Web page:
Of the patients presenting productive cough at admission (Table 5), 44.6% presented positive sputum smear microscopy; 18% presented negative sputum smear microscopy; and 28.7% were not submitted to sputum smear microscopy. Of the 122 patients who were submitted to sputum smear microscopy and for whom the results were known, 87 (71.0%) presented positive results.





As for the outcome of the treatment at the HESM, we observed the following: 65.8% of the patients were referred to the MHDs or to other hospitals to continue the treatment; 18.4% of the patients died; and 9.8% of the patients were cured during hospitalization (7.1% without confirmation and 2.7% with confirmation). Discharge against medical advice occurred in 6% of the cases, 5.3% upon request and 0.7% due to administrative error.

Discussion

As observed in patients hospitalized between 1981 and 1997 in the state of São Paulo, Brazil,(6) TB has always been described as being more prevalent in men. One group of authors stated that male patients have a 1.6 times greater chance of being hospitalized than do female patients.(7)

It has been noted that men develop TB in a greater proportion than do women, and that this distribution is seen in developing and developed countries alike.(8) The greater occurrence of TB in younger women is in accordance with the findings of various authors.(6,7,9,10)

The distribution of the place of residence of the TB patients found in the HESM reproduces that reported for the state of Rio de Janeiro regarding the rates of TB incidence and reporting.(11) This distribution is in accordance with the characteristics classically related to the finding of a larger number of TB cases,(8) since the population density is greater in the aforementioned regions. It is of note that 97.0% of the population of the state of Rio de Janeiro resides in the urban area.(12)

A study carried out in the state of São Paulo between 1981 and 1995(6) revealed that, among the leading reasons for hospitalization, the most frequently observed was poor health status (since these patients were in an advanced phase of the disease and had severe complications at the time of their referral), followed by wasting, which demonstrates not only an advanced degree of TB but also precarious social conditions. Similar results were obtained in the present study, demonstrating the poor quality of the TB control interventions in a large metropolitan area, characterized by delayed diagnosis, limited access to treatment or a lack of knowledge on the part of the population regarding the signs and symptoms of TB.
The characterization of poor health status, which justifies the hospitalization and the standardization of the social recommendation criteria for hospitalization among medical professionals (who are responsible for the admission and discharge procedures), is highly relevant for optimizing the use of beds in referral hospitals.

The comorbidity most frequently reported was AIDS (in 30.4%). This high proportion can be a result of the fact that, during the study period, approximately 30.0% of the beds in the HESM were dedicated to the treatment of patients presenting TB/HIV coinfection. In addition, an increasing frequency of TB/HIV patients is expected in hospitals specializing in TB in regions where there is a progressive increase of HIV infection among TB patients, as reported by other authors.(13) In a previous study,(14) it was demonstrated that, among the TB cases reported in the city of Rio de Janeiro, seropositivity for the HIV was greater in hospitals (16.9%) than in the MHDs (9.2%). In the international literature, we also noticed this tendency toward an increase in the demand for hospitalizations related to the emergence of AIDS, in developed and developing countries alike.(15-17) Although most hospitalizations are based on clinical aspects, social causes of admission were identified in 28.8% of the patients. This significant percentage shows a need for different strategies for this population, which include a strong social assistance apparatus, or even for identified referrals for the continuity of the treatment, discontinuing the clinical indication for hospitalization.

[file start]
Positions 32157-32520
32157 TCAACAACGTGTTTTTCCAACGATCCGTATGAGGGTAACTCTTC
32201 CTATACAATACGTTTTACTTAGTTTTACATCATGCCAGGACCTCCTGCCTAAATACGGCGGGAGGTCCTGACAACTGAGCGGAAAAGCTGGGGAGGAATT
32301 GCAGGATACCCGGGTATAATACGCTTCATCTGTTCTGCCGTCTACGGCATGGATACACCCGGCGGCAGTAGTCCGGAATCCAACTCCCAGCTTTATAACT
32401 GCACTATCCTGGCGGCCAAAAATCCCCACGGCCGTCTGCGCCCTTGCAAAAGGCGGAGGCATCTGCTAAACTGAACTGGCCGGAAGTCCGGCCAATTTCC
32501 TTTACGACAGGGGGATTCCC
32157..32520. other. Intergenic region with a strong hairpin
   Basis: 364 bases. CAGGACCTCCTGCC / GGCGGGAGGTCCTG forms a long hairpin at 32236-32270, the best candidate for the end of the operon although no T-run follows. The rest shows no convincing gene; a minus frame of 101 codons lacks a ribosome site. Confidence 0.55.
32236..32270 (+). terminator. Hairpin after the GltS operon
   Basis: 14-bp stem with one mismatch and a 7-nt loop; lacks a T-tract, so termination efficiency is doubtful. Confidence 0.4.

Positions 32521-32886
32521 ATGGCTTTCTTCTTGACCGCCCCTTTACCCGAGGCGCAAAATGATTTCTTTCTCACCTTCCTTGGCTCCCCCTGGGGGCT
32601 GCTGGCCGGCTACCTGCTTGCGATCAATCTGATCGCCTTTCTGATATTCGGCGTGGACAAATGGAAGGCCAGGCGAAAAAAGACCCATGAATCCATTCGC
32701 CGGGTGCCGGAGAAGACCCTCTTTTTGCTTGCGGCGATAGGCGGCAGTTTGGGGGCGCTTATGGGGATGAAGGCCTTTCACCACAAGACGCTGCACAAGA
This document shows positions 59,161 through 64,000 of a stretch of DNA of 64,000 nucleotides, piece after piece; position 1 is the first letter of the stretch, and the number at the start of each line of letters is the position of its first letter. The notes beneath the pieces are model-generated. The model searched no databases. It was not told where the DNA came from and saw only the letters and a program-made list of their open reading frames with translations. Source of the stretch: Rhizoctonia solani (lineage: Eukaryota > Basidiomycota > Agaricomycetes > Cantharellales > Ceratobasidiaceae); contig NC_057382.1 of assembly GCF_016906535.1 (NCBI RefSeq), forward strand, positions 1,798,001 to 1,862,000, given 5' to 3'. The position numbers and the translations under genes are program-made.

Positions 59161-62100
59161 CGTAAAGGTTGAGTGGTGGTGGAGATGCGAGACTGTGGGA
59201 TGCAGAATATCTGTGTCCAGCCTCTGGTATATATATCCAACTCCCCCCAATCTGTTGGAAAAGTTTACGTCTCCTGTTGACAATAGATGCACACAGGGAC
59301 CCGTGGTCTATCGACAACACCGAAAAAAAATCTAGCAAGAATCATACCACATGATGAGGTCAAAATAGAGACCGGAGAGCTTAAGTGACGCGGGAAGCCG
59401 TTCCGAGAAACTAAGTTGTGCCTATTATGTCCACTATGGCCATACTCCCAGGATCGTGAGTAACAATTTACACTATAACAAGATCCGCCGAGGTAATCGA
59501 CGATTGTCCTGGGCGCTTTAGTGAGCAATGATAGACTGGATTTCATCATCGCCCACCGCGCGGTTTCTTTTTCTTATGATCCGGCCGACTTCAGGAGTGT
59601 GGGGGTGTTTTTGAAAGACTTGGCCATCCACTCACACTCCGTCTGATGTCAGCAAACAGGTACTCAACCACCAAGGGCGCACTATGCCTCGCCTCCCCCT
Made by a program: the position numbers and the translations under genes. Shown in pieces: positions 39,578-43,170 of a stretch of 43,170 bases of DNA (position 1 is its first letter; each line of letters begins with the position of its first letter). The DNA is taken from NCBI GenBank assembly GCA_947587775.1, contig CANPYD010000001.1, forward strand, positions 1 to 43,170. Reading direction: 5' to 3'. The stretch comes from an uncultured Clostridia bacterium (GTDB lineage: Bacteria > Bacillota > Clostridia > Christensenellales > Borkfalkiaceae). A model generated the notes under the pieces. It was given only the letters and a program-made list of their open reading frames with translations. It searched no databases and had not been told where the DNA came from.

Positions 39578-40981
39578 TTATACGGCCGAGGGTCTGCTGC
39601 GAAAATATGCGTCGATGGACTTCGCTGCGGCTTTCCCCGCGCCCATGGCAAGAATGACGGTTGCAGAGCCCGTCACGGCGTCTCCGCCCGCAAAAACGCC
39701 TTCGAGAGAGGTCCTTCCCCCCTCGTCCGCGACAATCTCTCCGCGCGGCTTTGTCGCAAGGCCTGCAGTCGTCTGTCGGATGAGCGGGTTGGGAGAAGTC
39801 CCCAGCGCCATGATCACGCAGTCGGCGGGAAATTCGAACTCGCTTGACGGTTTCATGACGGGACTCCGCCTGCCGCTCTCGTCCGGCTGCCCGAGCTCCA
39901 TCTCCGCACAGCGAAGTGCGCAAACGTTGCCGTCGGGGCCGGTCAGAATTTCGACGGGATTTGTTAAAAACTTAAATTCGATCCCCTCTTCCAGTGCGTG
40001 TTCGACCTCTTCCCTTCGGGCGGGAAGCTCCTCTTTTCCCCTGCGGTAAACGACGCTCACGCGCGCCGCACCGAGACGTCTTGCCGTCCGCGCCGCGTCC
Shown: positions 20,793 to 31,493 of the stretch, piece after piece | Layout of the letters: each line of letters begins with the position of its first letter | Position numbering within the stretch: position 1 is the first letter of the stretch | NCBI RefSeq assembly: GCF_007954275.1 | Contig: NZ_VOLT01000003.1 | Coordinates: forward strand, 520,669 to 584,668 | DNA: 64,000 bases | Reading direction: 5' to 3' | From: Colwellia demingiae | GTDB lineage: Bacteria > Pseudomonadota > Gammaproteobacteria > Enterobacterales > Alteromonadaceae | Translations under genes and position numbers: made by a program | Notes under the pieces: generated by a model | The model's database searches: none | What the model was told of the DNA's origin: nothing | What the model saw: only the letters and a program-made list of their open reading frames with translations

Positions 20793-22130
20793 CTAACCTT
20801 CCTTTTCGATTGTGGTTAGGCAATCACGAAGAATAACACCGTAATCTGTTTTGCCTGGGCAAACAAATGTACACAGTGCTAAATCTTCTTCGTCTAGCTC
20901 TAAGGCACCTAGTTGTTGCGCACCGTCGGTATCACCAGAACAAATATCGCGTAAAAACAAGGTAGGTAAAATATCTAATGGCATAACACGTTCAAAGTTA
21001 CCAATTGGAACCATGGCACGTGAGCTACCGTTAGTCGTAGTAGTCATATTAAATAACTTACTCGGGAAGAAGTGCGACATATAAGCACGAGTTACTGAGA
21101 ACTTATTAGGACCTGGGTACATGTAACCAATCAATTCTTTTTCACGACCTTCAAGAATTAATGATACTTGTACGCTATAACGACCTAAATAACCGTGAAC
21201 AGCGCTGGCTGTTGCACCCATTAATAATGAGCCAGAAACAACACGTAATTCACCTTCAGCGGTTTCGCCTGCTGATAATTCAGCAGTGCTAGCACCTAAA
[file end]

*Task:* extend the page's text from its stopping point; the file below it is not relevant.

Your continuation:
Hepatitis was the second most frequently observed comorbidity (identified in 15.8%). The analysis of this variable was impaired by the fact that the charts did not distinguish between cases of drug-induced hepatitis and cases of viral hepatitis. Using the data found in the HESM Laboratory of Clinical Pathology, it was possible to determine that only 5 patients (11.6%) presented seropositivity for viral hepatitis, which leads us to the conclusion that most patients presented drug-induced hepatitis. These results are similar to those reported in other case series conducted in Brazil and in other countries.(13,18,19) Based on these data, we understand that greater attention must be paid to the ­investigation of asymptomatic viral infections due to the hepatitis B and C viruses, since, with the use of isoniazid, such infections can become clinically relevant.
In our sample, the prevalence of diabetes mellitus (15.4%) was also higher than that reported in the literature. One study conducted among inpatients of the La Fe Hospital, in Valencia, Spain,(9) demonstrated that 7.4% of the TB patients also presented diabetes. In another study, conducted in the Republic of Cameroon, there were 7.1% of cases of diabetes among the TB inpatients.(20) It is likely that the high proportion of diabetic patients results from the fact that TB and diabetes co-occur more often in Brazil or that the evolution in TB treatment is less favorable in places where there is poor interaction between the TB control programs and the chronic diseases programs, which describes the scenario in the state of Rio de Janeiro.(21)

The high proportion of comorbidities observed in our sample underscores the need for adjustments at the hospitals specializing in TB, in order to treat such patients more effectively.

It is of note that, among signs and symptoms reported, weight loss was the most common, since this happens gradually, progressively and slowly in most cases, as well as being characteristic of hospitalized patients in the advanced phases of the disease. However, different findings have been reported in industrialized countries. In a study conducted in one hospital in Italy, the symptom combinations most frequently reported were as follows: fever, weight loss and cough or fever; and cough and dyspnea.(22)